Boycotting Black Friday – What happens afterwards?
We’ll admit it. As a performance marketing agency, amongst the chaos and excitement of Black Friday, we’re guilty of shopping around ourselves to grab a bargain. However, this year we’ve been asking ourselves…how much waste is generated from Black Friday deals?
This year, we’re looking at an alternative side of Black Friday. Rather than looking at the best deals, we’ve chosen to focus our efforts on the impact that Black Friday has on the planet.
Great for our pockets, detrimental to the planet
Black Friday, known as the busiest shopping day of the year, is when both offline and online retail stores offer significant discounts and sales, meaning we can get our hands on the products we’ve been eyeing up at hugely reduced prices, or get all our Christmas shopping done at a discount.
While at the surface level this day provides a great shopping opportunity, not much thought goes into the impact this day has environmentally.
With millions of shoppers desperate to grab the latest bargains, up to 80% of Black Friday purchases are thrown away after just one or zero uses, simply because people make impulsive purchases when they felt under pressure, rather than purchasing things they need. Because of this, returns are also at an all-time high. In fact, 1 in every 3 shoppers returns what they buy on Black Friday, with approximately 30 million unwanted goods being sent back to stores.
Not only does this impact the sales revenue made from Black Friday, but what impact does all this movement have on our planet?
Deals for days Waste for Centuries
Our client, Modern Milkman, is urging people to shop for only what they need, not what they want, in their recent anti-black Friday campaign.
Modern Milkman prides itself on convenience, with a conscience, and aim to provide convenient, doorstop deliveries whilst keeping its environmental footprint to a minimum. 88% of plastic isn’t recycled, and their goal is to create a waste-free future, in which collecting, washing and reusing packaging is the norm.
We’ve worked with Modern Milkman to create a campaign with messaging which focused on the environmental impact of large retail sales, putting the onus back on the social consciousness of the consumer.
This campaign ran across Paid Social channels, with a click-through rate 4x higher than the account average, meaning viewers were keen to engage with Black Friday messaging striking a different message. In addition to the increase in clicks, the comments and reactions on this campaign have been really positive, with 100’s reaching to hit the heart emoji.
‘A lot of marketers think they need a big budget or a new charitable campaign to take an anti-Black stance, but simply highlighting the facts and telling the story behind that stance can still strike a chord with your audience. We want to empower people to make better choices without scaring them about climate change.’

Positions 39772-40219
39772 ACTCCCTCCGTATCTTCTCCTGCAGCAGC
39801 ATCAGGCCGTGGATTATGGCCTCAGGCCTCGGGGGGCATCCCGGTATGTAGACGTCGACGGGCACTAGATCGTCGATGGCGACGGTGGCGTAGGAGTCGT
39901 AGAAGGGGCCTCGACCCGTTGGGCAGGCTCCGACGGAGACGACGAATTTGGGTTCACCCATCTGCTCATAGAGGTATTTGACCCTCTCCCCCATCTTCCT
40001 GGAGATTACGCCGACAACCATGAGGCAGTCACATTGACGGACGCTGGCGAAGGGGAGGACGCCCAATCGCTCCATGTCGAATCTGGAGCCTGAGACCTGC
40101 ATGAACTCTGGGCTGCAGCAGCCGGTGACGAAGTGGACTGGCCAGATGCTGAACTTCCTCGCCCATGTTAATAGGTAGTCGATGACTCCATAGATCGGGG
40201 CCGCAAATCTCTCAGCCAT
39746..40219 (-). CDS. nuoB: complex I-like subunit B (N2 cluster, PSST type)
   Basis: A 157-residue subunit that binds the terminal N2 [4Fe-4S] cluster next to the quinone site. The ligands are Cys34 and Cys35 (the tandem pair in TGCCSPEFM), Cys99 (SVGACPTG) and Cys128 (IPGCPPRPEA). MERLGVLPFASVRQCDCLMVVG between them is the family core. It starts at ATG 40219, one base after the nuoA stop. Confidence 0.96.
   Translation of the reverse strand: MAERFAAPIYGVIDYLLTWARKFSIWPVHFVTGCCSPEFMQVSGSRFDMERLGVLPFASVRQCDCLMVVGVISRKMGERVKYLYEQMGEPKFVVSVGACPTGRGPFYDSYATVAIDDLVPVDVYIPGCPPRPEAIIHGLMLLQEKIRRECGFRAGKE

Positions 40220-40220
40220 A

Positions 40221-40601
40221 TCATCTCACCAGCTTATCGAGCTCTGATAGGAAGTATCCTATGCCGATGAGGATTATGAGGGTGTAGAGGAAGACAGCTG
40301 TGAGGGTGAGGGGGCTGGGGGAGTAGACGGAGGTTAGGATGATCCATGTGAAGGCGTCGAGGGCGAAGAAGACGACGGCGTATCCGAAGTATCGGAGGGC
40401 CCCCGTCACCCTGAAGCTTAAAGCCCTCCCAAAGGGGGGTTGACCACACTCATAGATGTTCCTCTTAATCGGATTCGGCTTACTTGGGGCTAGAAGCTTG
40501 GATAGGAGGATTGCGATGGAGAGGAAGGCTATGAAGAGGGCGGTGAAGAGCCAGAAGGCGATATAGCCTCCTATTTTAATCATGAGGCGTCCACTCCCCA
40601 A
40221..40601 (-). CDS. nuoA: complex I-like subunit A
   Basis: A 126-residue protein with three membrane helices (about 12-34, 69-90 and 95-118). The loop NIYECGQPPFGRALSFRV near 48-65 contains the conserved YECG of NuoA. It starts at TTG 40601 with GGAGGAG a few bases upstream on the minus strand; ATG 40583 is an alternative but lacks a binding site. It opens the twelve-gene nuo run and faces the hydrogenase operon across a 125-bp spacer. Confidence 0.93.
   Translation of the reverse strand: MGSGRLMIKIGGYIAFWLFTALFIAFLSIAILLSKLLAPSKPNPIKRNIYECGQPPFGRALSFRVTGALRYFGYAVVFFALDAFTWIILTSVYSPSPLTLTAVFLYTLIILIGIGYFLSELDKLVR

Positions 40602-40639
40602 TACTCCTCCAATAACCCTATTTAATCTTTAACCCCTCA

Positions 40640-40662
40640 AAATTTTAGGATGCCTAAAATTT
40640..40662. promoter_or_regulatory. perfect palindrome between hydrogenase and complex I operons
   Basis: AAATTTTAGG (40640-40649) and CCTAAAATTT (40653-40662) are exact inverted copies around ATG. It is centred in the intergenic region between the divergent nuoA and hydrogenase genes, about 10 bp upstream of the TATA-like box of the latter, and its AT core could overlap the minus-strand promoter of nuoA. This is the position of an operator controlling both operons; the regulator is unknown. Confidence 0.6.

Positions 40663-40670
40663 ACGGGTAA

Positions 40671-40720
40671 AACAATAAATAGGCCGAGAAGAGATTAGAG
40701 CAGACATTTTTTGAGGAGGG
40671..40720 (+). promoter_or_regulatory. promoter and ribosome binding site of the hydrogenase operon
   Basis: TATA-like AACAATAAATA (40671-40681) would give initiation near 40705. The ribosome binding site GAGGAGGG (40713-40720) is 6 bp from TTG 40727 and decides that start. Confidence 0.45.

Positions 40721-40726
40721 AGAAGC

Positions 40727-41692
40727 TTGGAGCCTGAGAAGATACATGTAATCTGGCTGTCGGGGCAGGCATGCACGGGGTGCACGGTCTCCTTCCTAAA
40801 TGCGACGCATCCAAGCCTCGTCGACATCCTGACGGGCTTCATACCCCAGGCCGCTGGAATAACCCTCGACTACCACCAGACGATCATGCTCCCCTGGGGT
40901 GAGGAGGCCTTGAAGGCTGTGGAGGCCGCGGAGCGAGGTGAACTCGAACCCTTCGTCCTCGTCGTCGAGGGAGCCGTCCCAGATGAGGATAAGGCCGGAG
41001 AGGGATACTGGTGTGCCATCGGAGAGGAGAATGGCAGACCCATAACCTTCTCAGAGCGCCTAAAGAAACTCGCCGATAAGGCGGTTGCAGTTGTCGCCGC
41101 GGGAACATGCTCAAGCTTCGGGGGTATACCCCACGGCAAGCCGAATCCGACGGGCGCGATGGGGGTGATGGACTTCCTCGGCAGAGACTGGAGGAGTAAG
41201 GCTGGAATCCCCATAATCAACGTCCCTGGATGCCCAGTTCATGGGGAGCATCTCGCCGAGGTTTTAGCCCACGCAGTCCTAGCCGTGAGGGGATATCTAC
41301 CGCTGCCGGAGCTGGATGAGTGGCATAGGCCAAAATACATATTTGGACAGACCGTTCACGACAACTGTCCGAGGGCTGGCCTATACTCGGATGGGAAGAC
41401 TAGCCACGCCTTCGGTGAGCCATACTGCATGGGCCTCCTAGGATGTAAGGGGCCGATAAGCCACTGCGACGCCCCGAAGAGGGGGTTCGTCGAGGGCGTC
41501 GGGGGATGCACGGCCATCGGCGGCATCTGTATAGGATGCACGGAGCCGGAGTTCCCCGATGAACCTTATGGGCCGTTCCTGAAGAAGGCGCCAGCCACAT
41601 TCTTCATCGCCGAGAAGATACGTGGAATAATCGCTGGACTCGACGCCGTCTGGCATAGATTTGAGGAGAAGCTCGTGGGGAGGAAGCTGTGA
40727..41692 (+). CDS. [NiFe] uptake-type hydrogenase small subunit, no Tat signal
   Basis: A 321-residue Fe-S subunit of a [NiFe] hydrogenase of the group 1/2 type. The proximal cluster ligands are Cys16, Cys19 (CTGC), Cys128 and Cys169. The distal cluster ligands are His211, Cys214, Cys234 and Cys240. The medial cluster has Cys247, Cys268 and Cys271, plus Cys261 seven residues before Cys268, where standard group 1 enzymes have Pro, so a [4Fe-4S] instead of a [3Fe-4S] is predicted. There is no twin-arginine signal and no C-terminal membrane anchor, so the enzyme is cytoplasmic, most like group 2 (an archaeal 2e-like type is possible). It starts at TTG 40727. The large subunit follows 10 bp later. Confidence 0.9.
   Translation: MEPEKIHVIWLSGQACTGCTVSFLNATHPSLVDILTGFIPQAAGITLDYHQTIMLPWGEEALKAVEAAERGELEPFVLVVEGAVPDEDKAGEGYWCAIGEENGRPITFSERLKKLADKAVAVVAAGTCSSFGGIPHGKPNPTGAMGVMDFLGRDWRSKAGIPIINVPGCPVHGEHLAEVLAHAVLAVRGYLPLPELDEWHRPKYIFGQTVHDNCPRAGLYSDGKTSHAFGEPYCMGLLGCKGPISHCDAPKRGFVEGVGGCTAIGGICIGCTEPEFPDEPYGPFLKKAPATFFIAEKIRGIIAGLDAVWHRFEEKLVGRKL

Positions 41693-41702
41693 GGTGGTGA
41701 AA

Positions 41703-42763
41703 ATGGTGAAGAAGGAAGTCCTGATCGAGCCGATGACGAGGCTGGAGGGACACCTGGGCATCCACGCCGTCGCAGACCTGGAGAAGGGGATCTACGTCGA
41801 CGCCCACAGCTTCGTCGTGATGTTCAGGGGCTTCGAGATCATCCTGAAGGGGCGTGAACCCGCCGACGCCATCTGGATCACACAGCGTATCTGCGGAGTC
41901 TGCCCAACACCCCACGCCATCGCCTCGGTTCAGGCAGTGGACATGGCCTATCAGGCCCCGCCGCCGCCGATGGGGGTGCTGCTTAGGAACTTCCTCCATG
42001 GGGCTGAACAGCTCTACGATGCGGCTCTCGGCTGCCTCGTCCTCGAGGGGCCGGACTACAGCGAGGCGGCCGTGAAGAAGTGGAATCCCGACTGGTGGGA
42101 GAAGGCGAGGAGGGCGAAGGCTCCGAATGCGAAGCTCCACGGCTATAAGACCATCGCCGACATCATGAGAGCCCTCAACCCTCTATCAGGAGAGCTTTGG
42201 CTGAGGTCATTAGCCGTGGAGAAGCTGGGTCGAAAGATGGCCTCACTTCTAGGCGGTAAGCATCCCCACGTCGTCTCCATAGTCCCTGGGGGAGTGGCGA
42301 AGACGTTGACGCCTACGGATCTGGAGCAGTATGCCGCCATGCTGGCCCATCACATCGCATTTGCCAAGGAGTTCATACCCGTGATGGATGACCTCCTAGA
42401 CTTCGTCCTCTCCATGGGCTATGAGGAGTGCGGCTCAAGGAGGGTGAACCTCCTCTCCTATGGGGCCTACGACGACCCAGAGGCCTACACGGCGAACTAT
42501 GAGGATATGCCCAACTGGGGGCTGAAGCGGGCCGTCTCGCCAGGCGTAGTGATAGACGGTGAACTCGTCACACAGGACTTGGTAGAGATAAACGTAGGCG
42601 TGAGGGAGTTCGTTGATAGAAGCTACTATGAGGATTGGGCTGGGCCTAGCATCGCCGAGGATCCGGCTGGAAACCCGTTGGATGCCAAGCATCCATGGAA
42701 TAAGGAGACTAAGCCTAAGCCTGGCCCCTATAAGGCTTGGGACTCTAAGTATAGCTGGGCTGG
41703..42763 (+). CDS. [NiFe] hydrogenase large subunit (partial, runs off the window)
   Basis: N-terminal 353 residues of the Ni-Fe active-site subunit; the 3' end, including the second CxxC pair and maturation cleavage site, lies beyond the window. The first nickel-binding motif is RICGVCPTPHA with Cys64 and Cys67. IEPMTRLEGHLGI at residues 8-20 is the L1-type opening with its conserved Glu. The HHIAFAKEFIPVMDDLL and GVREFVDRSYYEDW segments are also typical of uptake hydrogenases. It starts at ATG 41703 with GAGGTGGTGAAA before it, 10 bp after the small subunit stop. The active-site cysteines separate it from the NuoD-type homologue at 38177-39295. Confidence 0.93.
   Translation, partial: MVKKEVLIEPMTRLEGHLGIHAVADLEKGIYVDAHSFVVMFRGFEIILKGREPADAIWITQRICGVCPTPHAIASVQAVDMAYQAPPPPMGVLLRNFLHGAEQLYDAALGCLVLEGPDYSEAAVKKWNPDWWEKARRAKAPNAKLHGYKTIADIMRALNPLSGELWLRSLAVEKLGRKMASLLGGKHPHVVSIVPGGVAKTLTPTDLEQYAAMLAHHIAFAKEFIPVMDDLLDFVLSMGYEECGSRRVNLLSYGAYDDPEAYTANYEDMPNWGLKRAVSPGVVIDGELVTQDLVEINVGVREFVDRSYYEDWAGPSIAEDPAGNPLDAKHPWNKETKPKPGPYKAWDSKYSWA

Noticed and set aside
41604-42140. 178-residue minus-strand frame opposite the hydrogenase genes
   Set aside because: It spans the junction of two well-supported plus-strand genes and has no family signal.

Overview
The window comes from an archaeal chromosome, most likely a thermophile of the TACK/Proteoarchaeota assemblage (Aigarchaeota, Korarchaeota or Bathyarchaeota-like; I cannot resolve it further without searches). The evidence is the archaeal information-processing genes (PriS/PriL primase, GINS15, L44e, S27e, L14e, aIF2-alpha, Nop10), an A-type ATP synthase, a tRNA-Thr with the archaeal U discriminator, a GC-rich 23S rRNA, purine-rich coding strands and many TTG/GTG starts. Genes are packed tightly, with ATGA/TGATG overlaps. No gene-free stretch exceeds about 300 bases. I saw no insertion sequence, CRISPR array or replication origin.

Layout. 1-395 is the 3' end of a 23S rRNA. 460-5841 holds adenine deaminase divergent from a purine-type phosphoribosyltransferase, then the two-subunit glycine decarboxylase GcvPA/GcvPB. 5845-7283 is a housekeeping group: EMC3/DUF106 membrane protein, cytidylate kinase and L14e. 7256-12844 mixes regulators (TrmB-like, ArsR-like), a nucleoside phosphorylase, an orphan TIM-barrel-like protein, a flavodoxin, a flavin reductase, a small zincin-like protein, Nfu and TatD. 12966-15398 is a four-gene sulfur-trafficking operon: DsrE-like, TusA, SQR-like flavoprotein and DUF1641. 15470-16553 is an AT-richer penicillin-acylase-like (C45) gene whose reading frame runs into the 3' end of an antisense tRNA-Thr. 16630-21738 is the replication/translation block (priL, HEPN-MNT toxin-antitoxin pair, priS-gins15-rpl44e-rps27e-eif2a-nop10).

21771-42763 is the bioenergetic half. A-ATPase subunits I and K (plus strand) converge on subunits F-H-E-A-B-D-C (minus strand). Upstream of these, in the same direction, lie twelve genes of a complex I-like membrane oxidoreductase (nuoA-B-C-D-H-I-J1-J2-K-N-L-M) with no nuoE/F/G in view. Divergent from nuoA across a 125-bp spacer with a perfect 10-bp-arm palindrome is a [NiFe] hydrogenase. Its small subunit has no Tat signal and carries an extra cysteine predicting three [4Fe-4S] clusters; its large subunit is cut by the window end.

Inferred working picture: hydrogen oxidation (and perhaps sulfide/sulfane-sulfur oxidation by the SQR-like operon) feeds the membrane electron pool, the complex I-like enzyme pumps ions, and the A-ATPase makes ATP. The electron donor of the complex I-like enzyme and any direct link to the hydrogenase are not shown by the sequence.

Alena Nicholson, Senior Performance Marketing Executive at The Modern Milkman
None of the above is to say that we are against Black Friday by all means, but this campaign has got us thinking about the bigger picture and being more considerate when making our Black Friday purchases this year.
And Modern Milkman isn’t alone in this campaign for a more sustainable Black Friday.
Monki, owned by the H&M group, said goodbye to Black Friday sales way back in 2019 and has continued to opt-out of this in 2022, and instead released messaging about Black Fri-Nay. Customers will still be able to shop on Black Friday like any other day, but there will be no discounts in a bid to discourage fast fashion and calling for change.
Furniture company giant, Ikea, has pushed its Bring Back Friday campaign in replacement of Black Friday, encouraging their customers to sell their used and unwanted furniture back to the store. Ikea uses Black Friday to raise awareness of its larger, long-term sustainability commitment.
Finally, By Rotation, a rental shop for designer clothing is discouraging people from flocking to buy fast fashion at reduced rates, and instead encouraging users to reuse clothing to reduce C02 emissions. They recently posted on their Instagram account asking users to ‘Rotate, not shop’, with a bold and impactful statement “It is estimated that 7 million sequined garments will end up in landfill this festive season and won’t ever biodegrade. If everyone wore a rented sequin look this winter, we’d save the equivalent of 2 Olympic-size swimming pools filled with sequins from going to landfill.”
The list of brands wanting to change the stereotypes of Black Friday is endless. When we look at the term ‘Black Friday’ over the last 3 years, we can see that the spike in late November has decreased year on year. Could this be a sign that Black Friday is dying out?
With so many big names getting on board with anti-Black Friday, we suspect a lot of change in the next few years. Watch this space!